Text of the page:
What do manatees do?

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Manatees are huge aquatic, mostly herbivorous, mammals. They are called sea cows because they are generally peaceful and slow plant-eaters just like cows. Manatees graze on water vegetation, eating up to 10-15 percent of their body weight every day. To consume such a large amount, the manatees graze for at least 7 hours a day. Manatees are marine mammals just like the whale or the seal. They have lungs and breathe in air, so they usually have to hold their breath when diving and must surface periodically to breathe. Unlike whales, manatees can survive in both fresh water and salt water habitats and can move between the two at will.

Periodic migrations

The West Indian Manatee dwells in the waters of the Caribbean and Florida. During summer months, the manatees roam the coastal ocean as far south as Brazil and as far north as the Carolinas, and throughout the Mexican Gulf. When winter comes, the low water temperatures compel the manatees to migrate in search of warmer waters. They cannot tolerate water temperatures below 68 degrees F, so when the water temperature falls in the winter, most manatees go inland and find canals and rivers near the sources of warm water.

Feeding and sleeping

Manatees are simple, docile grazers that largely depend on aquatic plants for their survival. They prefer shallow waters, usually between 6 and 7 feet deep, where they can easily find their favorite plants. Once they find their food, the manatees graze for 6-8 hours a day, consuming 60 to 200 pounds of vegetation. Because they consume a lot of vegetation per day, especially water hyacinth, manatees are good at controlling the proliferation of this weed, which is a nuisance to human activity in water canals. When they are not eating, the manatees are either playing or sleeping. To sleep, a manatee lies motionless on the bed of a river, only surfacing periodically to breathe before settling back on the river bottom.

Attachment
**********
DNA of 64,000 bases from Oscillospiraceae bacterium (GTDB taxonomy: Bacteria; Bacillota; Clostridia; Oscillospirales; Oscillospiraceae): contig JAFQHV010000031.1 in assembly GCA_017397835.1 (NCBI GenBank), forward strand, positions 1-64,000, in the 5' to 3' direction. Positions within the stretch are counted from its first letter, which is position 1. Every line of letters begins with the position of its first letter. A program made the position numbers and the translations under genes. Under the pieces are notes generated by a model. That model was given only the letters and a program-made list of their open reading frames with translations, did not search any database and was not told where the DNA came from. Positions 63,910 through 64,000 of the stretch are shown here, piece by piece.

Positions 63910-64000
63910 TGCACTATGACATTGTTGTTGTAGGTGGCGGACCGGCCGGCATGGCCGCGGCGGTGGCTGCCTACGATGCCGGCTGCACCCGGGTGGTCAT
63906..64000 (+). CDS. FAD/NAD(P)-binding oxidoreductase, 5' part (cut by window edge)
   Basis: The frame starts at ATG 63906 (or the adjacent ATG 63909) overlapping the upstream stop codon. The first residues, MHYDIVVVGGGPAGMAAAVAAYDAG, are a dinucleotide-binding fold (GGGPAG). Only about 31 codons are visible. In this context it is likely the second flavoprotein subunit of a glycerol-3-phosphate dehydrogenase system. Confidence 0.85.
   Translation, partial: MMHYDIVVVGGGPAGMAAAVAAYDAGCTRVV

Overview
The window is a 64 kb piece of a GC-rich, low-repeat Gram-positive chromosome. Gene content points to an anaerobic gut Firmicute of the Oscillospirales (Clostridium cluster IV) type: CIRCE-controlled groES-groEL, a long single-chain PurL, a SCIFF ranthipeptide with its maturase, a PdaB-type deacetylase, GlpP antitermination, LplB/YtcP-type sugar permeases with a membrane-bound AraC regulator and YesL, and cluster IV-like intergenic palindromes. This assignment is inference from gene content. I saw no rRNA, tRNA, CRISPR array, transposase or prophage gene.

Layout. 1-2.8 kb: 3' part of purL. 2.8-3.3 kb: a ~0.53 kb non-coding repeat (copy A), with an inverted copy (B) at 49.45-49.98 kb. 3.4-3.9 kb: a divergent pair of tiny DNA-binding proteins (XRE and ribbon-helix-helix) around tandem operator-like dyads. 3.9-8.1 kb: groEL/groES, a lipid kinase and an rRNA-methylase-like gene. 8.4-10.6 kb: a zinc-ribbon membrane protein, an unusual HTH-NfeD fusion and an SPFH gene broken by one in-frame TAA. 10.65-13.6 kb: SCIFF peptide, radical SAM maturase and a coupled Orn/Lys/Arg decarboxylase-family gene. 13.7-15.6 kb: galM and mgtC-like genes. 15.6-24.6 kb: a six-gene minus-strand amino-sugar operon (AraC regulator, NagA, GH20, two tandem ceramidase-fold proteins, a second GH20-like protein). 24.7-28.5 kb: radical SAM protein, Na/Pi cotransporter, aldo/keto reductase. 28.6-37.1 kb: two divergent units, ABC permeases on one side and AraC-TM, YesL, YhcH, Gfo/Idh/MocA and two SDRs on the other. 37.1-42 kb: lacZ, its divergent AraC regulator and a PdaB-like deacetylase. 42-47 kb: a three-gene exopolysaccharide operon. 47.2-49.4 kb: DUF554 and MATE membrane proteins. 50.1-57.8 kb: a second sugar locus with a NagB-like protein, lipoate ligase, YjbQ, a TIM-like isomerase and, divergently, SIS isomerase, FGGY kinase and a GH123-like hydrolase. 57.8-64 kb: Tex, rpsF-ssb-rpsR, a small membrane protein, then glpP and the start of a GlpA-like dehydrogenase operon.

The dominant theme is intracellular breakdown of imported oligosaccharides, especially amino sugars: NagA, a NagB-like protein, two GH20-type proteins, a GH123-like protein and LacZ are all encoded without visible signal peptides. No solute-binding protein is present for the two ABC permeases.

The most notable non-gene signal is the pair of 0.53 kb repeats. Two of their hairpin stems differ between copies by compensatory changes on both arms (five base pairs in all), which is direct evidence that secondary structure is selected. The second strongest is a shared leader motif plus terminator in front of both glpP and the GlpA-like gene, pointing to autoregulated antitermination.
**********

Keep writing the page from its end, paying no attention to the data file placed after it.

Interactions with other manatees and people

When they play, manatees tend to chase each other, roll over and over or just rub each other. They are friendly and curious animals, so they usually pop their heads up on the water surface to investigate what is happening in their surroundings. They pay keen attention to boats and the people in them. And while some manatees will avoid snorkelers and swimmers, many manatees usually swim closer to humans for a closer look and interaction. In fact, once they find a person in their midst, they will go as far as rolling over for a belly rub, giving flipper hugs or offering scratchy-whiskered manatee kisses. Manatees are hugely fond of legs.

What to do when manatees approach you

Manatees are friendly and non-aggressive animals, so you should not fear or run away from them. When they approach you, just float patiently or swim along with them waiting for them to make whatever moves they would like to make. Treat them with tenderness and genuine love, making sure to avoid any violent acts such as pinching them, standing on them or poking them. You also should avoid excessive splashing of water. As long as you are gentle and tender to the manatees, they will come to you and interact with you to the fullest. For more information on how to treat manatees during a manatee tour, visit the “Swimming with the Manatees” site.


Swimming with the Manatees boasts the best water adventure in Crystal River, Florida with lots of things to do for you and your family. For more information, contact us online, or call us at (352) 571-1888.

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